Today's column is prompted by the latest school shooting
in Florida and devoted to why prevention is so difficult as well as to what
could make it easier.
Prevention is first of all complicated by the freedom of
speech guaranteed by the first amendment.
Although efforts to suppress so-called "hate speech" on
college campuses and elsewhere show that our reverence for free speech is
fading, the fact remains that offensive speech is fully protected by the first
amendment, to include a statement such as the message posted on social media by
the latest school shooter nearly five months prior to his shooting rampage,
to-wit: "I'm going to be a professional school shooter".
Certainly there are crimes predicated in part on speech,
but every such crime requires proof of something more, some contemporaneous
conduct that is cumulatively or immediately threatening. Examples of such
crimes which have survived first amendment scrutiny include stalking and ethnic
intimidation, but the legislature has yet to produce a definition of bullying
that passes constitutional muster such that schools remain tasked with its
There are even crimes based wholly on speech, such as the
making of false bomb threats and real threats to commit acts of terrorism, but
much depends on their specificity, how/where they are communicated and whether
they are time sensitive, e.g., telling social media followers that you're "going
to be a professional school shooter" is much different than telling a real
person that you're "going to shoot up a school in Munising tomorrow".
The bottom line is that this young man committed no crime
by announcing his future ambition (to be a school shooter) and, had his message
landed on some prosecutor's desk, there wouldn't have been a darn thing he/she
could have done about it.
This is not to say that citizens shouldn't report or police
shouldn't investigate such speech because this process spreads awareness of
risks posed by the individuals being investigated and such awareness absolutely
has prevention value, however, in the vast majority of situations where law
enforcement was presented with "red flags" prior to a mass shooting they were
powerless to "do something" because the individual had neither committed a crime
nor met the criteria for involuntary commitment to a psychiatric hospital.
The most promising approach to prevention, in my mind, lies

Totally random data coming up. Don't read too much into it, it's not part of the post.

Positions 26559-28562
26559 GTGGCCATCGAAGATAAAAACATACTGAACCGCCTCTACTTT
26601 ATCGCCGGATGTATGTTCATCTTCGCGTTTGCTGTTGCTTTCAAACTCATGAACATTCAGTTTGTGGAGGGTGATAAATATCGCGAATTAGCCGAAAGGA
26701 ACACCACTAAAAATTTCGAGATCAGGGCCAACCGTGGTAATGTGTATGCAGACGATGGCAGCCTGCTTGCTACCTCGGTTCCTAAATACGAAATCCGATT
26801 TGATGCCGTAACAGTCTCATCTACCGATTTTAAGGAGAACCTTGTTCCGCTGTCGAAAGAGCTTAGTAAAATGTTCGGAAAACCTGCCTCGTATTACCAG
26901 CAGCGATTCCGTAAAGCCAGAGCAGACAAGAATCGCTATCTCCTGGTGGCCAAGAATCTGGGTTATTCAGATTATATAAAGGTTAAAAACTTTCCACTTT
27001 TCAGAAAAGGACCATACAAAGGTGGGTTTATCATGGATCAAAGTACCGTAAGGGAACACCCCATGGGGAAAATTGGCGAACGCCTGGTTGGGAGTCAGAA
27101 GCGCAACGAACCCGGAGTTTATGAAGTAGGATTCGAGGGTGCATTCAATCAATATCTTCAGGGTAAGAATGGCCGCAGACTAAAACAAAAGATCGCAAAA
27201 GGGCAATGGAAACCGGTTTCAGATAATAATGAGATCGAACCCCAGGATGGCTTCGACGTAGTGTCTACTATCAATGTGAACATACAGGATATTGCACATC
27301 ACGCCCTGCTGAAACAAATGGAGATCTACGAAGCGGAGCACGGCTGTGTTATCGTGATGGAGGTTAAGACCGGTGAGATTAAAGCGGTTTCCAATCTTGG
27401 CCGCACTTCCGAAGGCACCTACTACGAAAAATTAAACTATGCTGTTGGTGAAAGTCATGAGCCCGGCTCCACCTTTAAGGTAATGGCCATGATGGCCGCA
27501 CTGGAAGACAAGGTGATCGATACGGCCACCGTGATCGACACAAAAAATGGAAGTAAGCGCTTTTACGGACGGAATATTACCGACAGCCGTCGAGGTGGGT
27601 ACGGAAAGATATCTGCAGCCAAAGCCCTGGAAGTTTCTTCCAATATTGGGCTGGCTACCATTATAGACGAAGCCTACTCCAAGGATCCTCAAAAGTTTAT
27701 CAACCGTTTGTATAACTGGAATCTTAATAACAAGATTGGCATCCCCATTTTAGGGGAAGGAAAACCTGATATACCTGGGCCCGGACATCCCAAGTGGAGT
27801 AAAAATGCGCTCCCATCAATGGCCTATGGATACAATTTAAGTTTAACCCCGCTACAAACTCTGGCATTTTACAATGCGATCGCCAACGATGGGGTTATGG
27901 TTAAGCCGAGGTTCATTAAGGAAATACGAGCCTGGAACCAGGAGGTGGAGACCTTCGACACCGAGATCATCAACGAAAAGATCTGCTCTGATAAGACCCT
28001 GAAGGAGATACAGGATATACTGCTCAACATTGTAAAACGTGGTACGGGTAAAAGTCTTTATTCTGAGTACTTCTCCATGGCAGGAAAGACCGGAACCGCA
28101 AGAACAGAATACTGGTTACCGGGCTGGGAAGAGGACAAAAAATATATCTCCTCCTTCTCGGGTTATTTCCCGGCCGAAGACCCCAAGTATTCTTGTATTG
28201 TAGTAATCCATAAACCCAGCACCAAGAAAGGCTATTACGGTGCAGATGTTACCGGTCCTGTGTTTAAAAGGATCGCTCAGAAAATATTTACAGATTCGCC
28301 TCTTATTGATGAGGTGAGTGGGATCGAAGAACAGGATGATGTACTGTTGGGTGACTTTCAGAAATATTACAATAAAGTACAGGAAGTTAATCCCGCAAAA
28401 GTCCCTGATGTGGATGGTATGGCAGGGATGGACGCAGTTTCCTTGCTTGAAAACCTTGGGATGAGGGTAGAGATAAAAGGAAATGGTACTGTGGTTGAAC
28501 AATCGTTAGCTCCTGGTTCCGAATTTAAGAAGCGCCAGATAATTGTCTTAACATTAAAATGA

in the legislative creation of gun violence restraining orders (GVROs), also
known as "red flag" laws. Five states (CA,CT,IN,OR,WA) have already enacted
such laws and the process resembles that associated with personal protection
orders excepting that it is law enforcement (and in some states family members)
who may file petitions to have individuals temporarily prohibited from
possessing/purchasing firearms when their words and/or actions, while not
criminal or supportive of involuntary commitment, telegraph a propensity to harm
themselves or others. Because the petitions are aimed at public safety, no
specific victim need be targeted or named.
GVRO proceedings are civil, so the burden of proof is low,
but the individual against whom such a petition is filed is afforded due process
sufficient to prevent such laws from being abused.
Virtually everyone who works in law enforcement, including
myself, has in the back of their head a short list of people in their
communities who seem capable of random acts of violence; few people on such
lists have any criminal or mental health history to be revealed by a background
check, and although a precious few have been denied concealed carry permits due
to non-criminal "red flags", they all own guns. GVROs would give law
enforcement what they currently lack - a tool with which to address behaviors
that are deeply disturbing but cannot be addressed by either the criminal
justice or mental health system. And, everyone should be able to support such
legislation because its not gun control - its gun owner control that is evidence
based and subject to change based upon mitigation of risk, possibly through
psychiatric evaluation but such details would obviously have to be worked out by
each state's legislature.
Some wonder if this kind of intervention would backfire,
either by further antagonizing people who may be contemplating random acts of
violence and/or by driving them fully underground, so that they make more of an
effort to conceal their aberrant thoughts and behavior from others. The fact
that "normal" people would resent such intervention doesn't mean we should
expect that reaction from people who have left normality behind, however, and as
far as I'm concerned the GVRO concept has real merit.